Friday, March 18, 2016


By Mansor Puteh

I took a lift from a Malaysian-Melayu friend from Boston called Ibrahim where I was staying at in the 1980, to go to Cornell University in Ithaca, New York for a visit.

I had not been away from New York City or Boston since arriving in America a few months ago, so ii was eager to see the country, to see the small towns and villages without rushing.

And I got the opportunity to do so one winter day, when I was in Ithaca. The best part of it is that it was not planned that I was going on the trip with Wan Burhanuddin and Barjoyai Bardai, two Malaysians who were studying at the Massachusetts Institute of Technology (MIT) and Harvard, respectively.

When Ibrahim and I got there two other Malaysian-Melayu friends from Boston had come unannounced and who said they would be driving in an old Volkswagen van to DeKalb in Illinois to meet other Malaysian friends there.

I hoped Ibrahim was not annoyed with me for leaving him alone in Ithaca to return to Boston later and driving alone all the way for a few hours in the middle of winter. He had been in America to study at a university in New Hampshire so he would be fine, I thought.

This was at a time when the cell phones and internet were not heard of yet, so I could not contact him while I was on the trip being driven in the old Volkawagen van heading east towards Chicago which was our first stop and then south to DeKalb, a university town where the Northern Illinois University or NIU is.

This is where there were the second largest number of Malaysians studying with some having their families with them; the largest being the Southern Illinois University or SIU in Carbondale that had the largest number of Malaysians.

But most of them were doing their undergraduate degrees at these two universities.

And at SIU they even had a sepak raga team where they would perform for the students and public.

At Columbia, Harvard and MIT there were so few Malaysian students, and fewer still Melayu ones. I knew three other Melayu at Columbia who were working on their doctorates, Firdaus Abdullah, Badariah and Wan Manan, who were all attached to their respective universities where they would have to return to, to resume their teaching.

But not me; I was on my own and I was studying for my master’s degree in film directing and did not have anywhere to go to when I am done at Columbia. I would have to find my own employment in an industry that had stunted and had not developed.

And I immediately accepted the offer to join them, the three of us Melayu from Malaysia with me who was studying at Columbia, Barjoyai Bardai at Harvard and Wan Burhanuddin at M.I.T., traveling in an old Volkswagen van Wan Burhanuddin had just bought from an American who wanted to dump it at the garbage site, for US$500.

Of course, the van stalled in the middle of a snowfield, but we were not anxious as it managed to come to life and allowed us to drive on halfway across America.

And on the way back, we stopped at a diner to eat and the cashier, an American woman wondered where we were from and what we were doing. I said, we were studying at the three different universities and she froze.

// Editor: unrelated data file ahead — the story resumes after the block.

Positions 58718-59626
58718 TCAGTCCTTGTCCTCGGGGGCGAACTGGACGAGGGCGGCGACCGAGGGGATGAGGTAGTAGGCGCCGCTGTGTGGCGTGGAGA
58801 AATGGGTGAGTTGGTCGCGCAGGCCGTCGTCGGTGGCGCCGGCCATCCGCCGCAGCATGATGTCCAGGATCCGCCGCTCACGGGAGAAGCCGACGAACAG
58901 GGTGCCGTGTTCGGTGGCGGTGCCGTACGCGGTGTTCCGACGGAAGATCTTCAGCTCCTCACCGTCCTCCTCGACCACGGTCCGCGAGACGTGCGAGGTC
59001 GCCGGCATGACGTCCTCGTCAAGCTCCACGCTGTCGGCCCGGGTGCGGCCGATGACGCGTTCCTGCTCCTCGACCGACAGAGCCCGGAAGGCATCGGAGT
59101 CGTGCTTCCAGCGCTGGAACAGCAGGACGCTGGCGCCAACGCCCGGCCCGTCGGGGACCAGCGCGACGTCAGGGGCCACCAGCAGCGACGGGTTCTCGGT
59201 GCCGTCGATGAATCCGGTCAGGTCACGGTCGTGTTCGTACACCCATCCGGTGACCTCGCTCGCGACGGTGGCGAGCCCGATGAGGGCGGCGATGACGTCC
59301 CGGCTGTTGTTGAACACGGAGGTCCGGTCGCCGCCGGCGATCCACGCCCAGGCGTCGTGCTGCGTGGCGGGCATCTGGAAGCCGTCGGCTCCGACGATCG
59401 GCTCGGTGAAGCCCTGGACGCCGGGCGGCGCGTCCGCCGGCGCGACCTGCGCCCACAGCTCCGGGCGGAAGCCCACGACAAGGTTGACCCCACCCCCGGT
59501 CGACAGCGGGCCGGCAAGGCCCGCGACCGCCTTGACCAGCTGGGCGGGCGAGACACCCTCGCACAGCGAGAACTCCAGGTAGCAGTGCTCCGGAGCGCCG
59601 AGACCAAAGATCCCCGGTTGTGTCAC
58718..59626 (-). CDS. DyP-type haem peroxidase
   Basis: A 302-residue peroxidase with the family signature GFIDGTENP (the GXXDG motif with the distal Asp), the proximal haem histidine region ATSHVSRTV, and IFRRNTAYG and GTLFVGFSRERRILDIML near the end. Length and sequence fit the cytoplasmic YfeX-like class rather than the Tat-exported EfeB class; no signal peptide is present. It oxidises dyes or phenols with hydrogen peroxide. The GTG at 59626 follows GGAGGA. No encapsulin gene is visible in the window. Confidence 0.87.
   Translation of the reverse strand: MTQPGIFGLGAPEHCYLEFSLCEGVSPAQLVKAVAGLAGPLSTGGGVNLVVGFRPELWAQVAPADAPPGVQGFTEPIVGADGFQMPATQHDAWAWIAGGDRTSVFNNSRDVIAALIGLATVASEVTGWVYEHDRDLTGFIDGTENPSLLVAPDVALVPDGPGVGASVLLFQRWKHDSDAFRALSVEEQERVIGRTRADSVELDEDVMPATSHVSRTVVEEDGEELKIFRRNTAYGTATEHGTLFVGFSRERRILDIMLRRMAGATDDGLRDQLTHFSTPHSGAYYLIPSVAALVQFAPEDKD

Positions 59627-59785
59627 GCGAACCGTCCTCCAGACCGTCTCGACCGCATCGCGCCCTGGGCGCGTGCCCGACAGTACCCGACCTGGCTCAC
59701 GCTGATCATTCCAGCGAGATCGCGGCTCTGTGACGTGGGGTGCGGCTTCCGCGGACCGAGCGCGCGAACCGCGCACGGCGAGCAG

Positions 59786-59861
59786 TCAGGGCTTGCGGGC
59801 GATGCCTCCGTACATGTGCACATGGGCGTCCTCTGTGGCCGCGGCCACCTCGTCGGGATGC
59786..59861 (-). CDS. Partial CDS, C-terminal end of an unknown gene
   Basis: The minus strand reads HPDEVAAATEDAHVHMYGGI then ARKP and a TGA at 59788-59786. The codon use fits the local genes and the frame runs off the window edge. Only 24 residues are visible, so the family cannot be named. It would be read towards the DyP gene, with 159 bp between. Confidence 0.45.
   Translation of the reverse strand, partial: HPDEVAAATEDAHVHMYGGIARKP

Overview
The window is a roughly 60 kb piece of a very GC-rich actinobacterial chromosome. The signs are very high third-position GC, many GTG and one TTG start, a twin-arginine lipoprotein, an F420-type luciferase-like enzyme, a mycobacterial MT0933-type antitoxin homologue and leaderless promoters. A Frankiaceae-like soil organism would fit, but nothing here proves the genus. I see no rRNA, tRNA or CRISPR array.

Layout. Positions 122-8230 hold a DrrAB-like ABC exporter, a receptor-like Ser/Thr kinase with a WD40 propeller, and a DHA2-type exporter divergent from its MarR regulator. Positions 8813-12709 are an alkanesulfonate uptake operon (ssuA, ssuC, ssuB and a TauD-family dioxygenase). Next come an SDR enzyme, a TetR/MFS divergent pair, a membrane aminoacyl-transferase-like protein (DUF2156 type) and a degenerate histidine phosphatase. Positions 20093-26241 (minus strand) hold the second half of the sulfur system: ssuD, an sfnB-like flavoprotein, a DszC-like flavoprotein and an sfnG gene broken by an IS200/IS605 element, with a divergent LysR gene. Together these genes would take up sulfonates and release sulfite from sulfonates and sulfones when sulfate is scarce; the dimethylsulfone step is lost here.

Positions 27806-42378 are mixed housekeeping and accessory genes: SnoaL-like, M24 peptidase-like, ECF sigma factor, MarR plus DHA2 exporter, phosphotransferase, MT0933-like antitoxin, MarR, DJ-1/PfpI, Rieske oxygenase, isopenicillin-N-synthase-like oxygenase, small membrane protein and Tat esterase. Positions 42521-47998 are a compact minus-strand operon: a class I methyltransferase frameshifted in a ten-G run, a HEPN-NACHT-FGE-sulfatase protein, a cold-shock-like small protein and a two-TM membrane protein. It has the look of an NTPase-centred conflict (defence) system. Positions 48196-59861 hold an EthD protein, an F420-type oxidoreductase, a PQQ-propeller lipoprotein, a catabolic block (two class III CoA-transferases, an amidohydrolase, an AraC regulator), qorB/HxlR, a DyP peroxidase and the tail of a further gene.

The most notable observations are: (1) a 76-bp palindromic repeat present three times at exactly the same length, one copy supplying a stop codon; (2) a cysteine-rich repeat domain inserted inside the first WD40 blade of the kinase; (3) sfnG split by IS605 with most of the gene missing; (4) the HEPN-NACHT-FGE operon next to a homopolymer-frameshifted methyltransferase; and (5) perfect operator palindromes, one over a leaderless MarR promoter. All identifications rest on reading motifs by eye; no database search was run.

She had not met anyone from Malaysia and did not know where the country was and now she was seeing the three from the universities she would know all her life, and who could not imagine getting into any of them to study. She also probably did not know anyone who was studying there.

It was fun being Malaysians then…

I managed to take some photos on the trip including some from inside it showing Wan Burhanddin at the wheels of his old Volks and Barjoyai sitting beside him.

Barjoyai and I had to sit on the floor and exchanging places with Barjoyai every now and then.

Why didn’t I or the other two try to get an ordinary chair to put in the van for me and Barjoyai to sit on so that the two of us did not have to sit on the floor all the way?

It might not have been too difficult for Barjoyai since he was healthy but not for me who had just been released from the Memorial Sloan-Kettering Cancer Center in Manhattan for the second procedure where Dr George Marcove who headed the tea of surgeons to remove the affected part in my upper left tibia that had been infected with the giant cell tumors, so I had to use two crutches for ambulation.

And sitting on the floor was not easy as I was not able to stretch out my left leg and had to bear the discomfort.

I thought it would be nice if we could find a bean bag to put on the floor inside the van for me and Barjoyai to sit on the trip.

Fortunately, nothing untoward happened along the way to DeKalb and back to Boston and I was the better for it having managed to see a bit more of America that I could not see if I had not got on the trip.  

In Chicago, Wan stopped at the house in the University of Chicago which was built by Buckminster Fuller who I was not aware of then, until much later when another Melayu friend I met in Astoria, Queens in New York City said he was working with him and his colleague, Isamu Nogouchi who had their office and workshop near the place where we were staying at then.  

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